Balbriggan’s Robbie Cannon proved the golf is sometimes a case of the survival of the fittest when he came through two gruelling rounds and four play-off holes to win a thrilling Irish Amateur Open at Royal Dublin.
“If I had been beaten in a playoff I would have had no comeback,” said the Dubliner, who is a much sought-after strength and conditioning coach. “All the training I have done over the last five years and this winter has really paid off.”
The 34-year old was a more than worthy winner after a fascinating day that began for him more than an hour before his 9.05 tee time and ended at 8.35pm as he tapped in from less than a foot as the sun died on the horizon to defeat Scotland’s Graeme Robertson and add the blue riband strokeplay title of Irish amateur golf to his 2009 South of Ireland matchplay success.
In truth, Cannon had all the bases covered, both mentally and physically, to win this particular 40-hole marathon. The rest were left to reflect on what might have been both in terms of their golf and their approach to fitness and conditioning.
Tied for the 36-hole lead with Scotland’s Conor O’Neil, Rathsallagh’s Jack Hume and Castlerock’s Aaron Kearney, Cannon was four over through the turn in the morning but dug deep to cover the back nine in one under - he made eight pars and a birdie at the 15th - and post a third round 75.
That left him a shot behind Hume (74) and tied with England’s Matt Kippen on four over par entering a final round that had more twists and turns than a Blackpool rollercoaster.
Just five strokes covered the top 23 players and for most of a day that featured a steady west wind that gusted up to 30 mph, it was 19-year Hume who headed the field.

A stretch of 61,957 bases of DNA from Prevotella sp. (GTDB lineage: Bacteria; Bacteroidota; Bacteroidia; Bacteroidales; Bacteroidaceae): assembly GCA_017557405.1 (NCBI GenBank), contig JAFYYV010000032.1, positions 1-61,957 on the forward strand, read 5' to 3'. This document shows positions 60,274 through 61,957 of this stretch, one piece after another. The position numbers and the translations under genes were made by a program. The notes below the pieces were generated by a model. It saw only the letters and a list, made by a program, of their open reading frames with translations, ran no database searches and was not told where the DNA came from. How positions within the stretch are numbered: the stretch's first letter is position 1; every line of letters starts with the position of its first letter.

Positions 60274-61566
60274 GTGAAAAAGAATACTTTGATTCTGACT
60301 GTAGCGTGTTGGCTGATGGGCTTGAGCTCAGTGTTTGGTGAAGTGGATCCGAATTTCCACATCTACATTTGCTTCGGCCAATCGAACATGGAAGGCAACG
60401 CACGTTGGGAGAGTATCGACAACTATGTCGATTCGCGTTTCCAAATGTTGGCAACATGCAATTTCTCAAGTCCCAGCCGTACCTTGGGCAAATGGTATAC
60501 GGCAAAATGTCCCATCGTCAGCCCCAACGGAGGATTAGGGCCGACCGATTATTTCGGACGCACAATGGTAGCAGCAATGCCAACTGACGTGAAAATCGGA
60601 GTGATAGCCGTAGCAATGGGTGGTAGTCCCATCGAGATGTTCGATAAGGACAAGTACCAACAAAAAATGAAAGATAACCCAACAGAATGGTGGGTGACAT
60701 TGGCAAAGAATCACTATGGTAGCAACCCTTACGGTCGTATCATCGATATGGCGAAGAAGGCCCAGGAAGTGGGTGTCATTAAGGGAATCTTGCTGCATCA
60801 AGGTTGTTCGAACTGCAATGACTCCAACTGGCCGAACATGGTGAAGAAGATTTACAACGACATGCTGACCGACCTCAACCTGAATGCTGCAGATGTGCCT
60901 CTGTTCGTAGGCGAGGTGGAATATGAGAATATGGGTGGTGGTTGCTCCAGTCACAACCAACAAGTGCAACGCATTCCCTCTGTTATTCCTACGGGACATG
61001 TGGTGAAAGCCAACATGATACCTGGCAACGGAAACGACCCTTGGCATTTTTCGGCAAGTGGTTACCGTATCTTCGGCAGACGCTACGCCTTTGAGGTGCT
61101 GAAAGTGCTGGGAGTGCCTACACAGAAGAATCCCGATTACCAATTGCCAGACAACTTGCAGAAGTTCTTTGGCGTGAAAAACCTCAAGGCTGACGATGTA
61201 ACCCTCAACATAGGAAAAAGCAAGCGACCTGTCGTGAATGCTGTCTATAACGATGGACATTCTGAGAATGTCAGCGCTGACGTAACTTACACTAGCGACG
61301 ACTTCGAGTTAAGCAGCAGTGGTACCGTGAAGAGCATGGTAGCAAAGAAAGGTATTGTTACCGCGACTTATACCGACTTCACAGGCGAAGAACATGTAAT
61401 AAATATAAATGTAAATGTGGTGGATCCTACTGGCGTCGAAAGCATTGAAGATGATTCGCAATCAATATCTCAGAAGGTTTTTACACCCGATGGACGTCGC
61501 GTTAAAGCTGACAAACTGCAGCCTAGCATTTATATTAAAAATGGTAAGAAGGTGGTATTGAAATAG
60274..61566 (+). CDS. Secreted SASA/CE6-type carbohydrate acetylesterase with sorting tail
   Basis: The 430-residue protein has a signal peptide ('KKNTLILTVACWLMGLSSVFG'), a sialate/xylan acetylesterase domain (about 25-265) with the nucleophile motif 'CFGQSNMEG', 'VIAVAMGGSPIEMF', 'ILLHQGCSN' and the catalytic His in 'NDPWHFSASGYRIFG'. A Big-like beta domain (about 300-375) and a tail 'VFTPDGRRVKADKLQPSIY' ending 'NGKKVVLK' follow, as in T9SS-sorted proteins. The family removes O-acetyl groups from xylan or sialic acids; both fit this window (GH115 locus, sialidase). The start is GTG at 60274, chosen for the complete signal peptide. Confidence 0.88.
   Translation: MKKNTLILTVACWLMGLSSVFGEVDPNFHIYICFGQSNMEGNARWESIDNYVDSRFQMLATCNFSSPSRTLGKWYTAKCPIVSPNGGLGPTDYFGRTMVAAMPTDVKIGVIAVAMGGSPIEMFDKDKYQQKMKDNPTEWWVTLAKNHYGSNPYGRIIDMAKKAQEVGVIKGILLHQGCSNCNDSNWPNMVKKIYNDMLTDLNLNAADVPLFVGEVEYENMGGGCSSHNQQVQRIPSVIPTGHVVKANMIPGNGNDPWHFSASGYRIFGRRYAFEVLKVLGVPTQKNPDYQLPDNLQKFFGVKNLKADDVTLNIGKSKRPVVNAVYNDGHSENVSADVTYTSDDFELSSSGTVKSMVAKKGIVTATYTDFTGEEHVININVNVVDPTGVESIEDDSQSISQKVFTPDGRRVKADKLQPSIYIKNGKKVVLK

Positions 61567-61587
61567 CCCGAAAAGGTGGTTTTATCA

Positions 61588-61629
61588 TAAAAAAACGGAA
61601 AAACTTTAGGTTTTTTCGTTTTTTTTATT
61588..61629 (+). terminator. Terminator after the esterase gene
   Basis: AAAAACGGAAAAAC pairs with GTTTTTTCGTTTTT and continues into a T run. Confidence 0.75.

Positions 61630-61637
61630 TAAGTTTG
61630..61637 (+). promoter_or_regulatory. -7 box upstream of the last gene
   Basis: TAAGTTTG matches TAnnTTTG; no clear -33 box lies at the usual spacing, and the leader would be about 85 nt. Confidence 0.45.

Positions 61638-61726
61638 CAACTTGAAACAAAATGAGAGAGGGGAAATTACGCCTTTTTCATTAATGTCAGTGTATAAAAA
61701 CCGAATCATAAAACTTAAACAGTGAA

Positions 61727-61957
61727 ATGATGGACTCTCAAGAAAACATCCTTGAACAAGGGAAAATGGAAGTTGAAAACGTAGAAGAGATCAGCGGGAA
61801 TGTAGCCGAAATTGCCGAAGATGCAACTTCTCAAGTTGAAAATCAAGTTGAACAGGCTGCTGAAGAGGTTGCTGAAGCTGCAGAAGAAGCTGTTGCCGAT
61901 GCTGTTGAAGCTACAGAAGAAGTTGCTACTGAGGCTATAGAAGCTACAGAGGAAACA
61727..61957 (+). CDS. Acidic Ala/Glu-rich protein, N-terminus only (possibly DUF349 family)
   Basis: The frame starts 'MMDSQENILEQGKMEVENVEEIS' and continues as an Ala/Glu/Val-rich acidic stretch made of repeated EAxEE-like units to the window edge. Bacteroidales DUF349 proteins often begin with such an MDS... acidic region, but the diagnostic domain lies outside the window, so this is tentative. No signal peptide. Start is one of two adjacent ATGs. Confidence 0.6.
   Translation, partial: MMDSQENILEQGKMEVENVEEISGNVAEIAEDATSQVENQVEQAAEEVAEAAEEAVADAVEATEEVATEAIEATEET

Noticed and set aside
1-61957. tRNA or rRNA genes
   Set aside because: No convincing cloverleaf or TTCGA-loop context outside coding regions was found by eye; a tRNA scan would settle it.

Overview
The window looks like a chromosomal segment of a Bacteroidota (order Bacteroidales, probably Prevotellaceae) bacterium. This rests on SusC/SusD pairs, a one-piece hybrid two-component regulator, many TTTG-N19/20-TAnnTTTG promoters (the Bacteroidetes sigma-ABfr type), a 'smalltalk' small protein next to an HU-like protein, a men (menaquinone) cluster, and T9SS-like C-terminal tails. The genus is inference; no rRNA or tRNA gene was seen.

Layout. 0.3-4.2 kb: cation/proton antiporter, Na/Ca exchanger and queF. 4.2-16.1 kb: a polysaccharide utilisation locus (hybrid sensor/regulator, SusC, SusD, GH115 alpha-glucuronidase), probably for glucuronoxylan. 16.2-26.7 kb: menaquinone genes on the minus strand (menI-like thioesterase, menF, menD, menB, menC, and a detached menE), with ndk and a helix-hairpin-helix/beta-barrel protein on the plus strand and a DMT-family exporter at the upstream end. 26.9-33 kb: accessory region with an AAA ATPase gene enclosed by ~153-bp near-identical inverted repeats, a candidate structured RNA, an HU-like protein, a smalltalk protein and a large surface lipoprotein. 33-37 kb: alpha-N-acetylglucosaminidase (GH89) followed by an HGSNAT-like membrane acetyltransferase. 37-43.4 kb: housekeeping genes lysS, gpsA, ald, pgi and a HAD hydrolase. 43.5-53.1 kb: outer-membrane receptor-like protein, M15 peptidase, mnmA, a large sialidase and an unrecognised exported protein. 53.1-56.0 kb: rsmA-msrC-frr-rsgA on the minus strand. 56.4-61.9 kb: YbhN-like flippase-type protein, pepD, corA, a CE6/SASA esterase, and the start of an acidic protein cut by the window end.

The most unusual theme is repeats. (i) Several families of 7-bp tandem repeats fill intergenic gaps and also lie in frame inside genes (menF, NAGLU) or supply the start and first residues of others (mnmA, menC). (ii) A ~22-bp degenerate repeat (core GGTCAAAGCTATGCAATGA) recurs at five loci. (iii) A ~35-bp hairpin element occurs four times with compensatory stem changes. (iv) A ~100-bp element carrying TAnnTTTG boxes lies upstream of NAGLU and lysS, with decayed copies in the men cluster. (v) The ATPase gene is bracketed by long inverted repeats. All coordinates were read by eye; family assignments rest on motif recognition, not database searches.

With Walker Cup selectors Mick Burns and Jonathan Plaxton taking notes, the winner of all four Boys provincial titles in 2010 plotted his way through the front nine in two over par, standing on the 10th tee with three strokes to spare over the clubhouse leaders at five over par.
Finn Teemu Bakker was the first to set that target and was joined by Scotland’s Ewan Scott, who holed a four-iron from 182 yards for an eagle two to join him.
There were still 27 players left on the course and Robertson, who had aced the 12th in a first round 69 to take the lead before following with an 81, added Sunday rounds of 72 and 73 to get into the clubhouse on seven over 295.
Lucan’s Richie O’Donovan, who had rallied to be just three back with 18 holes to go, needed two closing pars to beat that total but missed the green left at both the 17th and 18th and bogeyed both to finish eight over.
All eyes were on the last five groups now and it fell to The Island’s Gavin Moynihan, the 18 year old title holder, to match Robertson’s seven over total with a 73.
Only Cannon would join them from the dozen players on the course as he birdied the 15th and 16th to get to six over but bogeyed the 17th and then made a solid par at the last for a seven over total to join Robertson and Moynihan.
“It was all about attitude and visualisation of winning. Even on the back nine when I bogeyed the 11th and 12th to go eight over, I said to my caddie Dave Noone that my goal was to make a couple of birdies coming in, which I did. I was unfortunate to get a bad lie on 17 and make bogey. But I got another shot at it and I was lucky enough to take it.”
The biggest victim of the late afternoon was Hume.
Two shots clear on five over with two holes to play, he bogeyed the 17th by missing the green left but stood on the 18th tee in the final group needing a par to win the title and a five for a play-off and took a sickening, double bogey six after finding sand off the tee and then duffing his greenside pitch.
The play-off over the 16th, 17th and 18th was a gripping affair. But it wasn’t enough to identify a winner.
Robertson three putted the 16th for bogey before Moynihan double bogeyed the 17th, hitting a tired looking drive into the drain on the right and a weak third that only just carried the greenside bunker, finishing in the grassy upslope.